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State v. Karren

Court of Appeals of Utah

December 13, 2018

State of Utah, Appellee,
v.
Danny Robert Karren, Appellant.

          Fifth District Court, St. George Department The Honorable G. Michael Westfall No. 131501806

          Nicolas D. Turner, Attorney for Appellant.

          Sean D. Reyes and Nathan D. Anderson, Attorneys for Appellee.

          Judge Diana Hagen authored this Opinion, in which Judges Kate A. Toomey and David N. Mortensen concurred.

          OPINION

          HAGEN, JUDGE.

         ¶1 Danny Robert Karren appeals his convictions for possession or use of methamphetamine, possession or use of marijuana, and possession of drug paraphernalia. Karren argues that the district court erred by denying his request for an innocent possession jury instruction. Relying on State v. Miller, 2008 UT 61, 193 P.3d 92, Karren contends that he was entitled to an instruction on innocent possession because he was charged with a possession crime. Because Karren's argument misinterprets the holding in Miller and because the evidence in the record does not support an innocent possession instruction, we affirm the district court's denial of his request.

         ¶2 Karren also contends that his trial counsel provided ineffective assistance by failing to timely file certain pre-trial motions. Without addressing whether trial counsel's failure to timely file motions constituted deficient performance, we hold that Karren has failed to carry his burden of showing prejudice.

         BACKGROUND[1]

         ¶3 After allegedly lighting a neighbor's car on fire, Karren's roommate and his girlfriend returned to the apartment they shared with Karren. There the two gathered "anything and everything they could," spoke briefly with Karren, and fled the apartment, leaving Karren behind. Sometime early the next morning, Karren smoked methamphetamine. Around the same time, Karren's roommate contacted Karren to let him know that the police might come to their apartment and that he left some things he needed Karren to bring to him. Karren agreed to deliver to a local motel a glass marijuana pipe, which belonged to the roommate's girlfriend, and a black backpack he retrieved from the roommate's bedroom. Karren placed the glass pipe in the backpack and drove to the motel in his van. When he arrived, Karren moved the backpack to the backseat of the van and fell asleep.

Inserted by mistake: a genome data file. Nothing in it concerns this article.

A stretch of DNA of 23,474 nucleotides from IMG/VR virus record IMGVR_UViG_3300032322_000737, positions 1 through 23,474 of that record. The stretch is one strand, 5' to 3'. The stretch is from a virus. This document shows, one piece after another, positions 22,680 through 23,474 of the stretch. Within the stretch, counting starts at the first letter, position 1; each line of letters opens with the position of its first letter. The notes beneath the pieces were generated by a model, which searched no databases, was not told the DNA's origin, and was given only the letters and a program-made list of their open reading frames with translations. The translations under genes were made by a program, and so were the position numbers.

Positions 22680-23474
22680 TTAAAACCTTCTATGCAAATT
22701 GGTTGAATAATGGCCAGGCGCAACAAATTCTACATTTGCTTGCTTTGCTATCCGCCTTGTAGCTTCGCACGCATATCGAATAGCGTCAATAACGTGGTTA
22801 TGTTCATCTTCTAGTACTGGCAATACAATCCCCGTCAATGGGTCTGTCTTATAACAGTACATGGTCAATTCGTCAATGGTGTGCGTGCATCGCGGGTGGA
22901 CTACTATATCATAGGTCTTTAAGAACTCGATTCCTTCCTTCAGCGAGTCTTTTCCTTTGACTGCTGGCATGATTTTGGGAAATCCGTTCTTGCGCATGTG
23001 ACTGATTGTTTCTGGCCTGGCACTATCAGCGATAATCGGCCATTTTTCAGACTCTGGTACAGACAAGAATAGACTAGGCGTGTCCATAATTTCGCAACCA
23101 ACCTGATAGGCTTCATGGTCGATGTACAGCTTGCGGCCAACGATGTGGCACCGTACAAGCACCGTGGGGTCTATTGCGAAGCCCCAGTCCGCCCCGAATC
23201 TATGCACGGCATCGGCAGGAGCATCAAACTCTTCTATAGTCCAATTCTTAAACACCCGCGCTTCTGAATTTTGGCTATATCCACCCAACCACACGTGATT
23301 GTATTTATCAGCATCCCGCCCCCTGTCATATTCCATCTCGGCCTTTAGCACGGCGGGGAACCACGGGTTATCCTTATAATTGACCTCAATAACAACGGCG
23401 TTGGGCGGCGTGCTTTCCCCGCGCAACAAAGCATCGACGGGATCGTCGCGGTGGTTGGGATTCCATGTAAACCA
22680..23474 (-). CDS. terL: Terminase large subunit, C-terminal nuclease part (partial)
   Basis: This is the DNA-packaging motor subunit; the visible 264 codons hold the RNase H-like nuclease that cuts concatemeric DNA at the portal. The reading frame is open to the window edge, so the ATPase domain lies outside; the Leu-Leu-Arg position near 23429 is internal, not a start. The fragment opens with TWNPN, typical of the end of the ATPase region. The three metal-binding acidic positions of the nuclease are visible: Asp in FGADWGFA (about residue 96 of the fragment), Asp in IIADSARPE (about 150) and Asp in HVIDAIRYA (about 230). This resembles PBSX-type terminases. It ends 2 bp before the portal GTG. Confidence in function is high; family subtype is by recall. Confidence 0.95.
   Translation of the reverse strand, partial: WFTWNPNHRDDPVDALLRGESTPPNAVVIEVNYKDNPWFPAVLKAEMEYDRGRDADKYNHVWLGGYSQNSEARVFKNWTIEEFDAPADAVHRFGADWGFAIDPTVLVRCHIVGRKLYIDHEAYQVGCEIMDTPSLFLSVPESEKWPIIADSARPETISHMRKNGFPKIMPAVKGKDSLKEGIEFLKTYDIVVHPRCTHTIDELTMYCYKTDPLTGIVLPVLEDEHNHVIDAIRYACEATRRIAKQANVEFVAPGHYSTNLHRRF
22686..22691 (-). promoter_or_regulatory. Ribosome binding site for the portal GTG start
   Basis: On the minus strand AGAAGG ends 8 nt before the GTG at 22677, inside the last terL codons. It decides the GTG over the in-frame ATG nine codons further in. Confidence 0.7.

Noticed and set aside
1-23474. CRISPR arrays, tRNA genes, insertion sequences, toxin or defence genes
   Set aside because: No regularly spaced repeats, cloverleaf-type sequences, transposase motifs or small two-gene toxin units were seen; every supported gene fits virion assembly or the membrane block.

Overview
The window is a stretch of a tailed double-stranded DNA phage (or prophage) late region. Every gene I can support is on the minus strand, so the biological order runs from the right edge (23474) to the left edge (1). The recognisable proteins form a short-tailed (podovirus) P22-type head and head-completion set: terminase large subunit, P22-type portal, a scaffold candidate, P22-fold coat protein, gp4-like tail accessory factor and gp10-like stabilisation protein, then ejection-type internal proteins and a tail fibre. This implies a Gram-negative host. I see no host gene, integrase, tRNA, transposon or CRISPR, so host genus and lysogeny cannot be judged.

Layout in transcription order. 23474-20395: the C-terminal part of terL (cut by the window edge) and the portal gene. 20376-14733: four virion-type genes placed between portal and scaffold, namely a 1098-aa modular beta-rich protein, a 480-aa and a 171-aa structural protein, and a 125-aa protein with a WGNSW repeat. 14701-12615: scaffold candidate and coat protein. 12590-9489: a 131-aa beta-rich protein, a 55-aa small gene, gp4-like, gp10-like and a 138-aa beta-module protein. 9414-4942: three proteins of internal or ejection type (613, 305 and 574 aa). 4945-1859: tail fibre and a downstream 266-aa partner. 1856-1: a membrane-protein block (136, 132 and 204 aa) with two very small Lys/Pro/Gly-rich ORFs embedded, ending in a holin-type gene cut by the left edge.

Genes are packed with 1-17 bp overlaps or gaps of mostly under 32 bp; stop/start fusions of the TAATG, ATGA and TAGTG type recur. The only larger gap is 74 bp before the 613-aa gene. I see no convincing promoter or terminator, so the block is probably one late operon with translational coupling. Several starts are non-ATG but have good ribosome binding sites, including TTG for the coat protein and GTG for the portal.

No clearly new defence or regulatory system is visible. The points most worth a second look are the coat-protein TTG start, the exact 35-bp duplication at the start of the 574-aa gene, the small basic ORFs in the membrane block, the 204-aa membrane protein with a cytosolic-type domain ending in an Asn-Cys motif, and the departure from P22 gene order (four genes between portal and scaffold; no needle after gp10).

¶4 Shortly thereafter, a police officer responding to a call from a motel employee found Karren asleep in his vehicle. While he was standing outside of the vehicle looking in at Karren, the officer observed a large metal spoon with white residue lying on the passenger seat. Based on his training and experience, the officer recognized that the white residue was methamphetamine and that the spoon had been used to heat methamphetamine.

         ¶5 The officer woke Karren and asked him to get out of the van. After exiting the vehicle, Karren provided the officer with his name and date of birth and the officer ran Karren's name through a government database and discovered that Karren had several warrants for his arrest. The officer read Karren his Miranda[2] rights, placed him under arrest, and questioned him about the white residue on the spoon. Karren replied that it was "meth." The officer also questioned Karren about when he last used "illegal drugs," to which Karren replied that it had been "approximately four hours before [their] encounter." Karren admitted he had also injected methamphetamine into his arm and the residue on the spoon was from heating the methamphetamine for injection.